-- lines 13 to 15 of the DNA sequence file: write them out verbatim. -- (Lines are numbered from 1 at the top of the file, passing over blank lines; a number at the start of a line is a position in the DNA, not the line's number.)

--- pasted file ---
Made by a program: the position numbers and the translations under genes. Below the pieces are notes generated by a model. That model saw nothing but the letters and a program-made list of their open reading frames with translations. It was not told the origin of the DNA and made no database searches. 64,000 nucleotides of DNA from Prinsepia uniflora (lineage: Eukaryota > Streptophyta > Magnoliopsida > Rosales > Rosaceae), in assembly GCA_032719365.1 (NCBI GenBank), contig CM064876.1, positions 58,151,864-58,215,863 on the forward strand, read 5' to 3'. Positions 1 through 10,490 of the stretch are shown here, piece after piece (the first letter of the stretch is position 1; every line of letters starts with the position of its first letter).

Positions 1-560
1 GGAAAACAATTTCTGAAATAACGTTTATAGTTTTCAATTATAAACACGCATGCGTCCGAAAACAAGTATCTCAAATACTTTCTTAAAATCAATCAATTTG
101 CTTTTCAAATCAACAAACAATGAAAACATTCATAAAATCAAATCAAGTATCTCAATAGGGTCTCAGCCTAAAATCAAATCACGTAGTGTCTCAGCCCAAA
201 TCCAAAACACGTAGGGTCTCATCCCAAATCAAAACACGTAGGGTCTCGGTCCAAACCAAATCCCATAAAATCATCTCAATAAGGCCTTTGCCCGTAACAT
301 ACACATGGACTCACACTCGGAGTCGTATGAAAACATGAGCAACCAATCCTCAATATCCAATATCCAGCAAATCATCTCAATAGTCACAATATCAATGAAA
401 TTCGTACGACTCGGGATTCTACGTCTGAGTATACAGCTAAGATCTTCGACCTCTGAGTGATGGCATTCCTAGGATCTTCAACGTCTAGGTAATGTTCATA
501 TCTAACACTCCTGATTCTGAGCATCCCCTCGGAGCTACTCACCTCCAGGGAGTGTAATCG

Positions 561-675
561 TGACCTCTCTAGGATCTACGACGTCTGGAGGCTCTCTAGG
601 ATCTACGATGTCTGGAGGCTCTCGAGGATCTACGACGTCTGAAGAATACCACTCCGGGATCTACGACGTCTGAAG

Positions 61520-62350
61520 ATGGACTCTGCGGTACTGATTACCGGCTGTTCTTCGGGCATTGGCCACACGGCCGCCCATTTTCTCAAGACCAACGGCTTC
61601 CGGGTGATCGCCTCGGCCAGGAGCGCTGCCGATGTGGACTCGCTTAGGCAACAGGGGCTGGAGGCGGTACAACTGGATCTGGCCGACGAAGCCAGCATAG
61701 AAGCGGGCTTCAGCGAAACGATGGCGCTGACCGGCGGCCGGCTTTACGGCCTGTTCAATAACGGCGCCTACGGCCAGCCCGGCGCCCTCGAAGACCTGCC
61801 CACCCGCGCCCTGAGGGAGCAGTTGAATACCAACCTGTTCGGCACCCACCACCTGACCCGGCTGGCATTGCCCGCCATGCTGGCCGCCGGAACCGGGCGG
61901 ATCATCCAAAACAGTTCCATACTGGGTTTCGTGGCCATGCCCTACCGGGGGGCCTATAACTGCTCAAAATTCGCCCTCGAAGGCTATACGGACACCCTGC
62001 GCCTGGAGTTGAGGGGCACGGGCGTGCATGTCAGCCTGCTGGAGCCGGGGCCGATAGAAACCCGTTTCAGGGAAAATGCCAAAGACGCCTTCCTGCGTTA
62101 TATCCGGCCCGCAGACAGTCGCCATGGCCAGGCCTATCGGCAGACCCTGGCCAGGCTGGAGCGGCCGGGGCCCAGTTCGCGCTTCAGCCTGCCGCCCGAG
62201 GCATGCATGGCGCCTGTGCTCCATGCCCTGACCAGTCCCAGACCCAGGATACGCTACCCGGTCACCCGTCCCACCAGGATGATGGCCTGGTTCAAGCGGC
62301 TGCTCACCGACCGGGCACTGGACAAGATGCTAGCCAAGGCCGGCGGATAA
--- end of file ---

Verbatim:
61520 ATGGACTCTGCGGTACTGATTACCGGCTGTTCTTCGGGCATTGGCCACACGGCCGCCCATTTTCTCAAGACCAACGGCTTC
61601 CGGGTGATCGCCTCGGCCAGGAGCGCTGCCGATGTGGACTCGCTTAGGCAACAGGGGCTGGAGGCGGTACAACTGGATCTGGCCGACGAAGCCAGCATAG
61701 AAGCGGGCTTCAGCGAAACGATGGCGCTGACCGGCGGCCGGCTTTACGGCCTGTTCAATAACGGCGCCTACGGCCAGCCCGGCGCCCTCGAAGACCTGCC